Plaintiffs classify Defendants as falling within three categories: (i) "Caller Defendants," (ii) "Advertiser Defendants," and (iii) "Facilitator Defendants." Id. at ¶ 2. Plaintiffs allege that entities from each of the three identified categories acted in concert to originate the telemarketing calls and to use various methods either to conceal or fail to disclose information to consumers regarding the source of the calls. Id. Plaintiffs identify the Caller Defendants as including Voice Touch, Inc. and TeleEurope B.V., as well as other yet unknown entities, and allege that these Caller Defendants physically placed calls to consumers on behalf of the Advertiser Defendants using automatic telephone dialing systems and recorded voice messages. Second Am. Compl. at ¶ 3. Additionally, Plaintiffs allege that if a customer expressed interest in response to an automated call, the customer was then connected to a representative of the Advertiser Defendants. Id. Moreover, Plaintiffs allege that in some cases, the Caller Defendants, acting in concert with the Facilitator Defendants, employed methods of concealing or disguising the telephone numbers from which the calls were placed and/or the Caller Defendants' and Advertise Defendants' identities so that neither the telephone number nor the identity of the caller appeared on the consumer's caller ID. Id.

Plaintiffs define the Advertiser Defendants to include Transcontinental Warranty, Inc., Dealer Warranty Services, Inc., Direct Protect Warranty, Dealers Preferred Warranties, LLC, Dealers Warranty, LLC and National Dealers Warranty, Inc. Second Am. Compl. at ¶ 4. According to Plaintiffs, the Advertiser Defendants employed the Caller Defendants to make the telemarketing calls on their behalf, in order to sell automobile warranties to recipients of the calls. Id.

The Facilitator Defendants are identified by Plaintiffs as Telephone Management Corporation and TM Caller ID, LLC. Second Am. Compl. at ¶ 5. Plaintiffs allege that these Facilitator Defendants enabled the Caller Defendants to make the telemarketing calls by providing the telephone numbers that the Caller Defendants can have appear as the caller ID when a customer receives a telemarketing call. Id. According to Plaintiffs, the Caller Defendants used these caller ID's -- and the ability to change these caller ID's on an almost daily basis -- to obscure their identity as well as the identities of the parties on whose behalf the calls were being made. Id.

As evidence of the unlawful practices of the Defendants, Plaintiffs provide numerous examples of instances in which Verizon Wireless employees received automated messages seeking to sell them auto warranties from various telephone numbers, which they contend were assigned by various carriers for the purposes of placing the calls and concealing their identities. Second Am. Compl. at ¶¶ 24-83. In short, Plaintiffs contend that Defendants used a variety of means and techniques to perpetrate their unlawful scheme, including automatic and predictive dialing equipment, prerecorded voice messages and sophisticated techniques purposely designed to conceal their identities from the call recipients. See Id. at ¶ 1.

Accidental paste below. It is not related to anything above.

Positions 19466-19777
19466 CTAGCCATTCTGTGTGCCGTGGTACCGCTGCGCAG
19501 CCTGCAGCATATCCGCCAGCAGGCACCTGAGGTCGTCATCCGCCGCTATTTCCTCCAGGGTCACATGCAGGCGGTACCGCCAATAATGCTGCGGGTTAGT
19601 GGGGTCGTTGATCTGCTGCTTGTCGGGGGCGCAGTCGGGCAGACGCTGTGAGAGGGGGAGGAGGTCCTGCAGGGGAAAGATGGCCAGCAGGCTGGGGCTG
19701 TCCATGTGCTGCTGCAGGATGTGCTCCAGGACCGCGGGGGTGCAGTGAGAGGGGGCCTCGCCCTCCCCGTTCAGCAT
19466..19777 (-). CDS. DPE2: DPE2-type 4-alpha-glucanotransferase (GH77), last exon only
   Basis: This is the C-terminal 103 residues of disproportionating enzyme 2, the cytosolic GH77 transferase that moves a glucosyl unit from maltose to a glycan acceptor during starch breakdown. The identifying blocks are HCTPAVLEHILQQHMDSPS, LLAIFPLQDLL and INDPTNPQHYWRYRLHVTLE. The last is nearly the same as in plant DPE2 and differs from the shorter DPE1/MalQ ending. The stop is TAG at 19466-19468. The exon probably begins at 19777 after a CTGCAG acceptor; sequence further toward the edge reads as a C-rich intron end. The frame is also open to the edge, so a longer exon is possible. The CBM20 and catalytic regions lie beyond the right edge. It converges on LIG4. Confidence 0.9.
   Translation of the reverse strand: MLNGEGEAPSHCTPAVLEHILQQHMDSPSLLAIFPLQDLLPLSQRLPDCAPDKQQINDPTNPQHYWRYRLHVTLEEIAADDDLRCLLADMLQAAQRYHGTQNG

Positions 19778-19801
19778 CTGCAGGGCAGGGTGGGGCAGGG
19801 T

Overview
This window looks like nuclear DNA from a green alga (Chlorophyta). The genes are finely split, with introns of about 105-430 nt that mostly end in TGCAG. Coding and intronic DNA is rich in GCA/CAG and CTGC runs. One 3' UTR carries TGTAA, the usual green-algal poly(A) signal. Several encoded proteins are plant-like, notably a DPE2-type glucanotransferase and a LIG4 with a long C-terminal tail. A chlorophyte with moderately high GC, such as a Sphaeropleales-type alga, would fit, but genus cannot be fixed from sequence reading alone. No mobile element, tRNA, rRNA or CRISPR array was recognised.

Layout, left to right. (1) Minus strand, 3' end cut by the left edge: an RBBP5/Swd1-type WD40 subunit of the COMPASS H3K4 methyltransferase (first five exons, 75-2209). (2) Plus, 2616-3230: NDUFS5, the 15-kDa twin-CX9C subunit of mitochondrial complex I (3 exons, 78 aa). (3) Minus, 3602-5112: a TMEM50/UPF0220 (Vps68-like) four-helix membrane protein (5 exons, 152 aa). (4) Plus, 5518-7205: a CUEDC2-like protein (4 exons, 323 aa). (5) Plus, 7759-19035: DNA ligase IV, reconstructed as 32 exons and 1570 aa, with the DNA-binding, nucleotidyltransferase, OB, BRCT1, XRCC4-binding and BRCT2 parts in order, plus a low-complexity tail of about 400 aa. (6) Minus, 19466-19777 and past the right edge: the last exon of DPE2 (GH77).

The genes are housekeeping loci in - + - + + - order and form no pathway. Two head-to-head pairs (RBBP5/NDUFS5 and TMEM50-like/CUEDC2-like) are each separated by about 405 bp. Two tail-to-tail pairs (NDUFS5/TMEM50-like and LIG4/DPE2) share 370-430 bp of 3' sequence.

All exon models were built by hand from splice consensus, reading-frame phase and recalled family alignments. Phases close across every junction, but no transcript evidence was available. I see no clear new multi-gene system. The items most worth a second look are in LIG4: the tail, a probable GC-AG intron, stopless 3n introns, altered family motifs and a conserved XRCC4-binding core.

III. Standard of Review

As previously noted, the instant motion to dismiss is premised on both Rules 12(b)(6), for failure to state a claim, and 12(b)(1), for lack of subject matter jurisdiction. "When a motion to dismiss is based on lack of subject matter jurisdiction pursuant to Rule 12(b)(1), as well as other Rule 12(b) defenses, the Court should consider the Rule 12(b)(1) challenge first because, if it must dismiss the complaint for lack of subject matter jurisdiction, the accompanying defenses become moot and need not be addressed." Wyeth and Cordis Corporation v. Abbott Laboratories, No. 08-0230 (JAP), 2008 WL 2036805, * 2 (D.N.J. May 8, 2008) (quoting Pashun v. Modero, No. 92-3620, 1993 WL 185323 (D.N.J. May 26, 1993)). Accordingly, the Court turns first to Defendants' contention that this Court lacks subject matter jurisdiction over the instant action.

A party may move for dismissal pursuant to Fed. R. Civ. P. 12(b)(1) based on lack of subject matter jurisdiction. The burden is on the plaintiff to prove that subject matter jurisdiction exists. Wyeth and Cordis Corporation v. Abbott Laboratories, 2008 WL 2036805, at * 2. "In Mortensen v. First Federal Sav. & Loan Ass'n, 549 F.2d 884 (3d Cir. 1977), the Third Circuit . . . divided Rule 12(b)(1) motions into two categories: facial and factual." International Development Corporation v. Richmond, No. 09-2495(GEB), 2009 WL 3818141, at * 2 (D.N.J. Nov. 13, 2009). "A facial attack on jurisdiction is directed to the sufficiency of the pleading as a basis for subject matter jurisdiction." Id. Accordingly, "the court must only consider the allegations of the complaint and documents referenced therein and attached thereto in the light most favorable to the plaintiff." Gould Electronics, Inc. v. United States, 220 F.3d 169, 176 (3d Cir. 2000).